There is an interesting story in Luke’s gospel that sounds like it could have happened two days ago somewhere in the US.
In the account in Luke 9, we read that Jesus had “set his face to go to Jerusalem.” This is the point in the gospel account where everything begins to point to the cross. Jesus is on mission and will not be deterred.
Luke says Jesus sent an advance team of disciples ahead of him into a Samaritan village to let the people know that Jesus, the Messiah, was headed their way. But the Samaritans refused to received Jesus, Luke says, “because His face was set toward Jerusalem.”
You may or may not know that for centuries, one of the issues that had divided the Jews and the Samaritans was the question of where God’s people should gather for worship. Remember the Samaritan woman who raised the issue with Jesus in John 4? She said “our fathers worshipped on this mountain (Mt. Gerizim) but you say that Jerusalem is the place where people should gather for worship.” (John 4:20). That question – Mt. Gerizim or Mt. Zion? – was a line in the sand question for partisans on both sides of the issue.
So back to Luke 9. As the advance team for Jesus comes into the Samaritan village telling the people that the Messiah is coming to town on His way to Jerusalem, the “Make Mt. Gerizim Great Again” crowd digs in. They want nothing to do with any so-called Messiah who doesn’t think like they do about where to worship. Jesus is not welcome in their town. He is persona non grata.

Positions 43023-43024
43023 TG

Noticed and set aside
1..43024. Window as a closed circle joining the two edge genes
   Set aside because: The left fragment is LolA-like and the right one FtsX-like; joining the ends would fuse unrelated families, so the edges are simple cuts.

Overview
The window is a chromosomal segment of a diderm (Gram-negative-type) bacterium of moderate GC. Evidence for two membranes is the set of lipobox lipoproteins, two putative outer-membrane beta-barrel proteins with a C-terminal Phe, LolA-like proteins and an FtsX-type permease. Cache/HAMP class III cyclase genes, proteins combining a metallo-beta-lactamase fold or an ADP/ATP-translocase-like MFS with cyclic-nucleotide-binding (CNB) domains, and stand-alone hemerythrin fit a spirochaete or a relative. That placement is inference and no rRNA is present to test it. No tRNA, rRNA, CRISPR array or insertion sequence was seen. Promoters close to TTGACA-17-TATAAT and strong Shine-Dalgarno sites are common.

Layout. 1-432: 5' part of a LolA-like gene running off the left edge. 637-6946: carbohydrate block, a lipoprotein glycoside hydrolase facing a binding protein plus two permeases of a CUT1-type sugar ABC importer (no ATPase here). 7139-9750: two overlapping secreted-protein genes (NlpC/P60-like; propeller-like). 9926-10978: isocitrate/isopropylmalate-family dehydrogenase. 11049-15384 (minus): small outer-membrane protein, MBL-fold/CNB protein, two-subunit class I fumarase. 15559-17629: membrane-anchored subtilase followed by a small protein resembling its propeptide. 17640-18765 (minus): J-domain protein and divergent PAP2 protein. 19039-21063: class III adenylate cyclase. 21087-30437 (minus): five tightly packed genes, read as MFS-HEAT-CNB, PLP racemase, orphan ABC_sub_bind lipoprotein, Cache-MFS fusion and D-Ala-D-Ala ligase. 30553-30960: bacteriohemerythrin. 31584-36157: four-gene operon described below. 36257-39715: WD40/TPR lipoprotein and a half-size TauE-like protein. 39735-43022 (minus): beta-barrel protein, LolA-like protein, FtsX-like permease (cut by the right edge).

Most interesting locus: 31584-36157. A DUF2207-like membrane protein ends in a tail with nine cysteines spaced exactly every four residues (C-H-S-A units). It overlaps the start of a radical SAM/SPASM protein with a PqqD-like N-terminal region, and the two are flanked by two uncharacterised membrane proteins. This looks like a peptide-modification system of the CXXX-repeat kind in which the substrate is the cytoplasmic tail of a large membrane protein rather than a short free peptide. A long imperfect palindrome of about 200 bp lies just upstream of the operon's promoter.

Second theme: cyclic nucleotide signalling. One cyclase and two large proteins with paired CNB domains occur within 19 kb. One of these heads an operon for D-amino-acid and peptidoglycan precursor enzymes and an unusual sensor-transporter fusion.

But Jesus’ disciples aren’t much better than the pro-Gerizim Samaritans. When they hear that Jesus will not be welcomed in the village, their sense of righteous indignation goes into overdrive. James and John go to Jesus with a proposal. “Lord, do you want us to tell fire to come down from heaven and consume them?”
Jesus has already told His disciples “Whoever is ashamed of me and of my words, of him will the Son of Man be ashamed when he comes in his glory and the glory of the Father and of the holy angels” (Luke 9:26). So the stubborn, stiff necked pro-Gerizim crowd that refuses to welcome Jesus should not be surprised when judgement comes to them. They loved their Gerizim bias more than they loved the Son of God.
But the disciples want to see the judgment of God come now. They are ready for a little action. They want to see a victory for the team they’re on, team Jesus. Elijah saw God destroy the prophets of Baal with fire in his day. How about a display like that right her, right now Jesus?